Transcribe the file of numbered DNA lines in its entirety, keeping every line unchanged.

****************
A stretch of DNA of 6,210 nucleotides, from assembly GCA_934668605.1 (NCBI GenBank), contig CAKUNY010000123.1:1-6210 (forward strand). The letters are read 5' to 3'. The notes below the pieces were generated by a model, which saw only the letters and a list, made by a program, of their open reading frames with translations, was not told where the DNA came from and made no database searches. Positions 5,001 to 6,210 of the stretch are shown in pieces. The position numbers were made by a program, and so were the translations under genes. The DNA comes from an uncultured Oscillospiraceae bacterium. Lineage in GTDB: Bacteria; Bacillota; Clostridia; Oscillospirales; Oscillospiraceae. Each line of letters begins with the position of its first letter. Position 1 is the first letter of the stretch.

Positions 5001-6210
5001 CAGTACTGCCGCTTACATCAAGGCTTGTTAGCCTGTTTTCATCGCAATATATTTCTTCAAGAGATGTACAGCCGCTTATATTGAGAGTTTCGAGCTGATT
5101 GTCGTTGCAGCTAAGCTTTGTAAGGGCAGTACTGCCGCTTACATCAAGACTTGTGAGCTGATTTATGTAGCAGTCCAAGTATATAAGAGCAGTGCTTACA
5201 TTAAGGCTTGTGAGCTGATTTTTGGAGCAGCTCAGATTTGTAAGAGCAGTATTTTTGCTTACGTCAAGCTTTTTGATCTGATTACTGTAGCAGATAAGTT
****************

A stretch of DNA of 6,210 nucleotides, from assembly GCA_934668605.1 (NCBI GenBank), contig CAKUNY010000123.1:1-6210 (forward strand). The letters are read 5' to 3'. The notes below the pieces were generated by a model, which saw only the letters and a list, made by a program, of their open reading frames with translations, was not told where the DNA came from and made no database searches. Positions 5,001 to 6,210 of the stretch are shown in pieces. The position numbers were made by a program, and so were the translations under genes. The DNA comes from an uncultured Oscillospiraceae bacterium. Lineage in GTDB: Bacteria; Bacillota; Clostridia; Oscillospirales; Oscillospiraceae. Each line of letters begins with the position of its first letter. Position 1 is the first letter of the stretch.

Positions 5001-6210
5001 CAGTACTGCCGCTTACATCAAGGCTTGTTAGCCTGTTTTCATCGCAATATATTTCTTCAAGAGATGTACAGCCGCTTATATTGAGAGTTTCGAGCTGATT
5101 GTCGTTGCAGCTAAGCTTTGTAAGGGCAGTACTGCCGCTTACATCAAGACTTGTGAGCTGATTTATGTAGCAGTCCAAGTATATAAGAGCAGTGCTTACA
5201 TTAAGGCTTGTGAGCTGATTTTTGGAGCAGCTCAGATTTGTAAGAGCAGTATTTTTGCTTACGTCAAGCTTTTTGATCTGATTACTGTAGCAGATAAGTT